Everyone everywhere has experienced loss. It is a universal truth that ties us together crossing, economic, political, racial, religious and geographical boundaries. But to watch it, hear and touch it, is an experience that creeps into your pores and leaves long lasting images.
We discover parts of ourselves when we love others and in times of distress we find strengths we never knew we had. Last weekend the world lost a woman who was 41! What I discovered in her passing were a few amazing women that rose up to work as quiet angels in our midst. Because of where we live and what we have access too, often when we lose a loved one the family and community must take care of the details of death. We all know that in times of grief this can be difficult and heart wrenching.
I had the honor of assisting a few women of the family in washing and preparing the body. It was thru this ritual in a bleak, white walled room at the morgue that I saw a demonstration of love that astounded me. The women's cousin lovingly washed her body as she would wash a newborn baby. Gently stroking her, talking in low melodic tones as big watery tears washed down her ebony cheeks. There were moments I wished I could evaporate in to the air, so she could privately have this time as she said her good-byes.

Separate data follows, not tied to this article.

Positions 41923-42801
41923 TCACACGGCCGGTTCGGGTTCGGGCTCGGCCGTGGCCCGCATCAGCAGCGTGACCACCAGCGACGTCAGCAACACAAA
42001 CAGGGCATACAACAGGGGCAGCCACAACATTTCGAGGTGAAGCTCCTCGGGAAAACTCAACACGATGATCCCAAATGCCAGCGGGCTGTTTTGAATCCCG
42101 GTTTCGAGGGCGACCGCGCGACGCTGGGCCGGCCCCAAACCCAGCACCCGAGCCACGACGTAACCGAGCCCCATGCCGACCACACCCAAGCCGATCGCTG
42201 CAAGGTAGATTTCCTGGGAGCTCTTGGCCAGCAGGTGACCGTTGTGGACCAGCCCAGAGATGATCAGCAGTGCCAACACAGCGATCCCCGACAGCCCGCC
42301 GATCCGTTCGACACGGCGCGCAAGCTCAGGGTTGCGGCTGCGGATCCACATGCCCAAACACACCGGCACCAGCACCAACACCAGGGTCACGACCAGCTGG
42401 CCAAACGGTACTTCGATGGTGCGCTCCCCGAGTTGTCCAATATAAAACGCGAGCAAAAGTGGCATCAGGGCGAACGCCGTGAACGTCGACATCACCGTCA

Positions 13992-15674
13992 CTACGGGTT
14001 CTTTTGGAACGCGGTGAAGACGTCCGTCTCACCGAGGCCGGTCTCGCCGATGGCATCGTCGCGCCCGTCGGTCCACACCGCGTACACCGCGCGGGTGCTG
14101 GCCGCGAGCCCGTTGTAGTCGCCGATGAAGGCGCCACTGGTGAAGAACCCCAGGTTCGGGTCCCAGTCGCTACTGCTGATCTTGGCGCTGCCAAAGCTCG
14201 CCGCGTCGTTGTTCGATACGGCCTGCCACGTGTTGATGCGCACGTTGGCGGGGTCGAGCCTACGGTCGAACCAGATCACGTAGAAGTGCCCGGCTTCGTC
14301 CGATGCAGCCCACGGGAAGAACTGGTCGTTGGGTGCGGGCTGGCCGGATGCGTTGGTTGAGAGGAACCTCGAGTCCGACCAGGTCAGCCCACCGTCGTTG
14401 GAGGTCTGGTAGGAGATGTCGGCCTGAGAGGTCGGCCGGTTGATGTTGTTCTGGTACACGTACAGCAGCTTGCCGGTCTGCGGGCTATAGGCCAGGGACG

It was there on a rainy night in Coxen hole with 150 family members and friends waiting outside that I experienced community in it's truest form.
I leave you with the words of Mary Oliver.........
"When it's over, I want to say: all my life
I was a bride married to amazement.
I was the bridegroom, taking the world into my arms.
When it is over, I don't want to wonder
if I have made of my life something particular, and real.
I don't want to find myself sighing and frightened,
or full of argument.
I don't want to end up simply having visited this world."
— Mary Oliver